Please Note: Essential Skills, Level 2 in Application of Number is not acceptable in lieu of GCSE Mathematics minimum Grade C/4.
Eligible applicants will be required to participate in a virtual interview.
1. Because of the professional nature of the course, a satisfactory Access NI check and registration with the Northern Ireland Social Care Council are required.
2. Whilst not a requirement, it would be beneficial for applicants to have experience of helping or mentoring others (paid or voluntary).
3. Applicants being considered for an offer will be invited to participate in a virtual interview to assess their suitability for Social Work training. The interview is organised on a regional basis enabling candidates to have a single interview for all Northern Ireland Social Work programmes.
In addition, to the entrance requirements above, it is essential that you read our guidance below on 'How we choose our students' prior to submitting your UCAS application.
Our country/region pages include information on entry requirements, tuition fees, scholarships, student profiles, upcoming events and contacts for your country/region. Use the dropdown list below for specific information for your country/region.
English Language Requirements
An IELTS score of 6.5 with a minimum of 5.5 in each test component or an equivalent acceptable qualification, details of which are available at: http://go.qub.ac.uk/EnglishLanguageReqs
If you need to improve your English language skills before you enter this degree programme, INTO Queen's University Belfast offers a range of English language courses. These intensive and flexible courses are designed to improve your English ability for admission to this degree.
- Academic English: an intensive English language and study skills course for successful university study at degree level
- Pre-sessional English: a short intensive academic English course for students starting a degree programme at Queen's University Belfast and who need to improve their English.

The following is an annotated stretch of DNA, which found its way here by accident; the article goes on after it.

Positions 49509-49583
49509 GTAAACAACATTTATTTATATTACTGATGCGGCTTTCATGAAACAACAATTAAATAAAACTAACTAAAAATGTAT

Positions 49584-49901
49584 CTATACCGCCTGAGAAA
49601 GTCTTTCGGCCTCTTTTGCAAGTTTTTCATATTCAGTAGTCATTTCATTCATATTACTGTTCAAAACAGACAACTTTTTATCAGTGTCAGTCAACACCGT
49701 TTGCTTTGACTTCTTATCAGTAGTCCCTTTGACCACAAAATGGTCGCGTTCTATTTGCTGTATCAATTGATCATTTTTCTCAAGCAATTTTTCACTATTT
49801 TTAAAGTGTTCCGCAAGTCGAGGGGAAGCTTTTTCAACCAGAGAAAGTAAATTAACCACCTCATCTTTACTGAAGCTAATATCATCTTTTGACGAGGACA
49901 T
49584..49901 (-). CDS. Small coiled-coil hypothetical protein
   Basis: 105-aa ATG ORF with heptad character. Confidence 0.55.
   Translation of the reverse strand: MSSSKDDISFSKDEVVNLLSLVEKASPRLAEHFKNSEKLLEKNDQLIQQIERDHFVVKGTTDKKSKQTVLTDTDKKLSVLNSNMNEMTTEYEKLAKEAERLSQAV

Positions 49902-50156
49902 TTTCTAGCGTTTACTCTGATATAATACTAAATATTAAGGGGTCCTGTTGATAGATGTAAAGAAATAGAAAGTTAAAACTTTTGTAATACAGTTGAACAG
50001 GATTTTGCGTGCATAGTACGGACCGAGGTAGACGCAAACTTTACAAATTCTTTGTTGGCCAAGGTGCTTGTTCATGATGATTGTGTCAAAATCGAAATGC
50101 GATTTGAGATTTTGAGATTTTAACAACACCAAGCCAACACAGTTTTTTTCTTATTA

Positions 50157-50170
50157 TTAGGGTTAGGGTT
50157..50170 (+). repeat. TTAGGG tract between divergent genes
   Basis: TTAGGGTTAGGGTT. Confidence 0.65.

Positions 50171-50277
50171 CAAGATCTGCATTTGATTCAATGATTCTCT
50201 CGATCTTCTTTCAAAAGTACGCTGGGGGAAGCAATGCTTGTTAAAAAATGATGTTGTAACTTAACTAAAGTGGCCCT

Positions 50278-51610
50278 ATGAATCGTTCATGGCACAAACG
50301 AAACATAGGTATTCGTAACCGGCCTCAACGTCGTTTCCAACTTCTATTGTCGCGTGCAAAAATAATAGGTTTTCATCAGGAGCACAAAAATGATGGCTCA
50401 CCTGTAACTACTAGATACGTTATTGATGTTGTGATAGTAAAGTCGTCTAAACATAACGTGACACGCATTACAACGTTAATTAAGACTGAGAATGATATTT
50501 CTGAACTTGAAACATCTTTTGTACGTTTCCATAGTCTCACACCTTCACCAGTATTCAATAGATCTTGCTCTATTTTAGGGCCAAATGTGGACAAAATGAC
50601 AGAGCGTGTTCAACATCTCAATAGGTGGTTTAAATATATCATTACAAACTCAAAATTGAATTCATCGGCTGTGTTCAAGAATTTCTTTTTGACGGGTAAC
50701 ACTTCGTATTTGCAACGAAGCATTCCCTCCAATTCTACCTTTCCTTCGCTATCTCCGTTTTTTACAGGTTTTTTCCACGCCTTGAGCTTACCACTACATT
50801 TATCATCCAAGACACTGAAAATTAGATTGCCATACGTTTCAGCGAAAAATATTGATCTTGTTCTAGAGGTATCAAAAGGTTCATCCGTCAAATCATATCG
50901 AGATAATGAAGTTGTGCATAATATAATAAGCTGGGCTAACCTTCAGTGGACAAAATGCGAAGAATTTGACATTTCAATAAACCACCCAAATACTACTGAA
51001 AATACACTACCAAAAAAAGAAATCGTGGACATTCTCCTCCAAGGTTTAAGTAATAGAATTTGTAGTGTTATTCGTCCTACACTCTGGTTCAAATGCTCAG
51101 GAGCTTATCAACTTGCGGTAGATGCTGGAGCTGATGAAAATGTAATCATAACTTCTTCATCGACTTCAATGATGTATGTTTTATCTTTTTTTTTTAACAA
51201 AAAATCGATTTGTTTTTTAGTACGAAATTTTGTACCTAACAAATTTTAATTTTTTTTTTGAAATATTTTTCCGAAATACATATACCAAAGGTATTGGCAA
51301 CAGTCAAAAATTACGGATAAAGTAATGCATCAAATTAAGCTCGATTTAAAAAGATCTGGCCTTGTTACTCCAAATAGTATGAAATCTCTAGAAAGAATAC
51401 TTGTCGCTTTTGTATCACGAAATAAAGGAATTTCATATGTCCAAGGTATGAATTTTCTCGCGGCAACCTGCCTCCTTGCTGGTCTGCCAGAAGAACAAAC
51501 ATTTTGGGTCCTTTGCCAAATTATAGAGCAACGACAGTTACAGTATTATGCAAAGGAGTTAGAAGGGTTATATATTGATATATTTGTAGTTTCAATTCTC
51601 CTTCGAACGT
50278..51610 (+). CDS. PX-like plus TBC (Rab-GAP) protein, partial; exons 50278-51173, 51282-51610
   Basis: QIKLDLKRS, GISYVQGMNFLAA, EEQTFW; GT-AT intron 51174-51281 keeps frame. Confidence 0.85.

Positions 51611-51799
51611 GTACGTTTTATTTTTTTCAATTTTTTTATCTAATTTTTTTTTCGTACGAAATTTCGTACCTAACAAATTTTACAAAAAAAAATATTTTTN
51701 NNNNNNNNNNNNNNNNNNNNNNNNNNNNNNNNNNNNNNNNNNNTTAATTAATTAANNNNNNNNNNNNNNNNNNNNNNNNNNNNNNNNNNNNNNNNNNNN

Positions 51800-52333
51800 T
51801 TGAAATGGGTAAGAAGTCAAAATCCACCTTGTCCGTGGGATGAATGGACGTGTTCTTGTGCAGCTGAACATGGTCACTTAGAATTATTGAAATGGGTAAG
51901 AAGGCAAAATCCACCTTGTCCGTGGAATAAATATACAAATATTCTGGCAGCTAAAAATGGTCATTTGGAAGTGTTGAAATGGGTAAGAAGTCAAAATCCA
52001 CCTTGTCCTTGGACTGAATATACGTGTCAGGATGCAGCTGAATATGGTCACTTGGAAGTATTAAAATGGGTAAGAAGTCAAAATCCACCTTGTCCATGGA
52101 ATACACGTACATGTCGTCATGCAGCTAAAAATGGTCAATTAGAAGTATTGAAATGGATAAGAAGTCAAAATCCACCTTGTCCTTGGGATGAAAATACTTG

International Students - Foundation and International Year One Programmes
INTO Queen's offers a range of academic and English language programmes to help prepare international students for undergraduate study at Queen's University. You will learn from experienced teachers in a dedicated international study centre on campus, and will have full access to the University's world-class facilities.
These programmes are designed for international students who do not meet the required academic and English language requirements for direct entry.
INTO - English Language Course(QSIS ELEMENT IS EMPTY)
Studying for a social work degree at Queen’s will assist you in developing the core skills, knowledge and values valued by employers, professional organisations and academic institutions.
Employment after the Course
Queen’s graduates are well regarded by many Social Work employers (statutory and voluntary). According to data provided by the Social Care Council, 80% of Social Work graduates are registered for their Assessed Year in Employment (AYE) within 6 months of graduation.
Newly qualified Social Workers receive extra support to develop their skills, knowledge and competence through the ‘Assessed Year in Employment’. For information on the Assessed Year in Employment visit http://www.niscc.info/aye
When you graduate, there will be a variety of job choices working across the life-span (with children, adolescents, adults and older people); as part of specialist teams (mental health, addictions, family support) residential and day care settings, hospitals, schools, prisons and community development projects.
According to the Guardian’s Best UK Universities Guide 2022, 91% of our Social Work graduates, within 15 months, find graduate level jobs or are engaged in further professional or higher education studies.
Your starting salary as a Social Worker can be £22,000-£30,000, depending on the sector you work in.